Even with the disclaimer this article is still completely factually false. Being a recent law school graduate holding a J.D. degree I am confident when I say there was no version of this proposed bill which EVER attempted to criminalize the activities which are described in this article. The only criminal offenses EVER written into any of the proposals were related to those in supervisory positions from retaliating against, or attempting to prevent, a subordinate employee from engaging in political activities outside of normally scheduled work hours. The disclaimer only further erodes ANY credibility of the author. I, along with many others, shared this article only to discover through a reading of the language of the proposed bill that it is false. This in turn gives ammunition to those who support the GOP legislature since they can link to this article as an example of total falsehoods being published in an attempt to illegitimately discredit the work of the legislature. Instead of helping the case, you have damaged it. The author or the publisher should completely retract this article and write another focusing upon the fact that teachers could be FIRED, but NOT ARRESTED for engaging in any activity which could be construed as political activity. The way this proposed bill reads, that could potentially include displaying a campaign sticker on a vehicle driven onto school property. Furthermore, it is obvious the intent of the legislature is to: 1. prevent teachers, which the majority of don’t support GOP policies, from attempting to influence students’ political beliefs, and 2. offer protection to the minority teachers who do support GOP policies from feeling they will be retaliated against if they campaign for GOP candidates and causes. This bill was not to protect the teachers engaged in issues supported by the NCAE, but those who oppose it. That is the real story. Not a complete fabrication about potential arrests. I have linked articles from this site in the past. As long as this one remains here, I will not link any further, and now I must go back and reread others I have linked and double check for accuracy. I, along with many others, have been betrayed and had our trust in this site severely damaged. There is no need to give the GOP actual proof of false stories, which this story does, when that is one of their tactics to disprove every article and story which is not favorable to them.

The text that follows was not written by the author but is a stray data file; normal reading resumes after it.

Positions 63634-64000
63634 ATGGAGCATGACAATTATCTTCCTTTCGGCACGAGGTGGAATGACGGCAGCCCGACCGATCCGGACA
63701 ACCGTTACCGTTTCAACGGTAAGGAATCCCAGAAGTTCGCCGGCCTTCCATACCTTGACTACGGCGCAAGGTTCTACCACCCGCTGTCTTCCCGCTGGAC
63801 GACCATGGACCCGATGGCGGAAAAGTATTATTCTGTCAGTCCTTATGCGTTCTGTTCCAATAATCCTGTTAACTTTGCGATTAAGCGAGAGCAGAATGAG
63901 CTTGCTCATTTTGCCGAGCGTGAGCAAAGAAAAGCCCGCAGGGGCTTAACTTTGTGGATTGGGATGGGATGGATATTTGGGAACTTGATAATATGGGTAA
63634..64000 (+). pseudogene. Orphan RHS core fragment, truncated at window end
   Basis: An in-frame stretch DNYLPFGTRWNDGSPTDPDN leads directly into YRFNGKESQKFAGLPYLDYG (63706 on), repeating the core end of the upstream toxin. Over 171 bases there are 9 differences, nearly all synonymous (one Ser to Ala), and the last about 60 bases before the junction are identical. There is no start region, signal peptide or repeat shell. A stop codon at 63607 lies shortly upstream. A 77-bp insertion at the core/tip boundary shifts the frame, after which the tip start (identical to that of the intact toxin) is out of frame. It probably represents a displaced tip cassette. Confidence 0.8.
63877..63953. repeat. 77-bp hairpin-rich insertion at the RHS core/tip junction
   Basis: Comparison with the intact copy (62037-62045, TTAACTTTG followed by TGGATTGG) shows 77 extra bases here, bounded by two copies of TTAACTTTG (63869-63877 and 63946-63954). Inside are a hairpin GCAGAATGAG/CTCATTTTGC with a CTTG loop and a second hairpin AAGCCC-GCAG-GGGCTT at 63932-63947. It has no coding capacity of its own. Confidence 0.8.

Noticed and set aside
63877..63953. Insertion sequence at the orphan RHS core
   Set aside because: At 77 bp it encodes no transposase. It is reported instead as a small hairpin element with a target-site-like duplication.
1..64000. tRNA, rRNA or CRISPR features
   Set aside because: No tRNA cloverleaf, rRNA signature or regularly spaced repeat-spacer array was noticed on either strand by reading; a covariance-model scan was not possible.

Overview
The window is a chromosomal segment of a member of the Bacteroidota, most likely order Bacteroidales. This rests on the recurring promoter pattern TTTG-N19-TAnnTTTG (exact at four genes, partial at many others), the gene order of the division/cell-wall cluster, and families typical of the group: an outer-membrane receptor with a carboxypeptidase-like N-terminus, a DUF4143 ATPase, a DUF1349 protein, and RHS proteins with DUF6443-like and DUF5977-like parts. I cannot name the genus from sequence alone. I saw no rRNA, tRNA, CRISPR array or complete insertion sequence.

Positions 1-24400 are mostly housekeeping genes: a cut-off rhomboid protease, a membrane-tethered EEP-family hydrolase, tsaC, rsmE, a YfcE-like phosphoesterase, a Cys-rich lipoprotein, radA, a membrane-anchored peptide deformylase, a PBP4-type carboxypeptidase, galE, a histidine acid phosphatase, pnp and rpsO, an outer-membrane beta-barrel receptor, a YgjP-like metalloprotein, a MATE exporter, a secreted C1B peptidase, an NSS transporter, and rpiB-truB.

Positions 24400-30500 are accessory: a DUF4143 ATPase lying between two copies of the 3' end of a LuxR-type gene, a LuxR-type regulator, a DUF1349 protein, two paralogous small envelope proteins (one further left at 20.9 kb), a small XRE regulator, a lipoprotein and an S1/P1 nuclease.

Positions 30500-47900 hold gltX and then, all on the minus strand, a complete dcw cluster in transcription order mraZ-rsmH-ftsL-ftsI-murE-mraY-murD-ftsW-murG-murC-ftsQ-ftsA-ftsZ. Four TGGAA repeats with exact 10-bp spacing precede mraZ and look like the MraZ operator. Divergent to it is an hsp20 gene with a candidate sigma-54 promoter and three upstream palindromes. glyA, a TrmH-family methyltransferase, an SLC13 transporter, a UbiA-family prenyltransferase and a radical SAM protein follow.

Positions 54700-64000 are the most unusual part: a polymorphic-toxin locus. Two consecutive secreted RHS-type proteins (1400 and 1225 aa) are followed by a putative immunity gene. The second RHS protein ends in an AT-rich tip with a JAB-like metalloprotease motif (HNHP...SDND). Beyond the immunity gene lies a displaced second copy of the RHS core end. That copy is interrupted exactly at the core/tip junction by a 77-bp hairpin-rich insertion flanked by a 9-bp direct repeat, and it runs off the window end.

29. Michael Waters

    I remember when a middle school science teacher in Haywood County, NC had her students research the pollutants flowing into the Pigeon River from the Champion Paper Mill in Canton, NC ( the county’s largest employer).
    The superintendent of schools personally removed the student’s work from the walls and threw the posters in the trash. He suspended the teacher and tried to fire her. Thank goodness the North Carolina Association of Educators was able to argue her rights in court and save her job. Teachers deserve the right of due process, and the freedom to speak truth to power.

  30. Barbara Walter

    I have never before been embarrassed by my beautiful state. Now I am almost ashamed to say that I live in NC. I am a retired teacher who taught 38 years and is still substituting and volunteering in our public schools. God Bless our teachers who teach under the stress of low salaries and disrespectful treatment from state government. I know first hand what it is like to love teaching but be unable to make ends meet on low pay. My daughter is our 4th generation teacher in our family. I am so heartbroken by this bill. Teachers are close to being treated like criminals on probation!

  31. Carol G

    My concern is this: the way the language of the law is written, as a NC teacher, if I endorse a person publically and state that I am a teacher, it appears to me that I am using the fact that I am an educator to endorse him or her and I would therefore be in violation of the law. Also NCAE, our teacher association, is usually promoted to teachers during school hours. Under this law, it appears that it would be banned from happening in the school building altogether. We already don’t have a union, we barely have any political influence, and what little we do have is getting ready to be taken away.

  32. Becky Secrest

    I am not surprised that Andy Wells is involved with this legislation. He apparently is an idiot. I am so happy to be retired and not have to put up with this crap any more. But I do wish our legislators would work as hard for the people of North Carolina as I did when I was a teacher. I used to be proud to live in NC.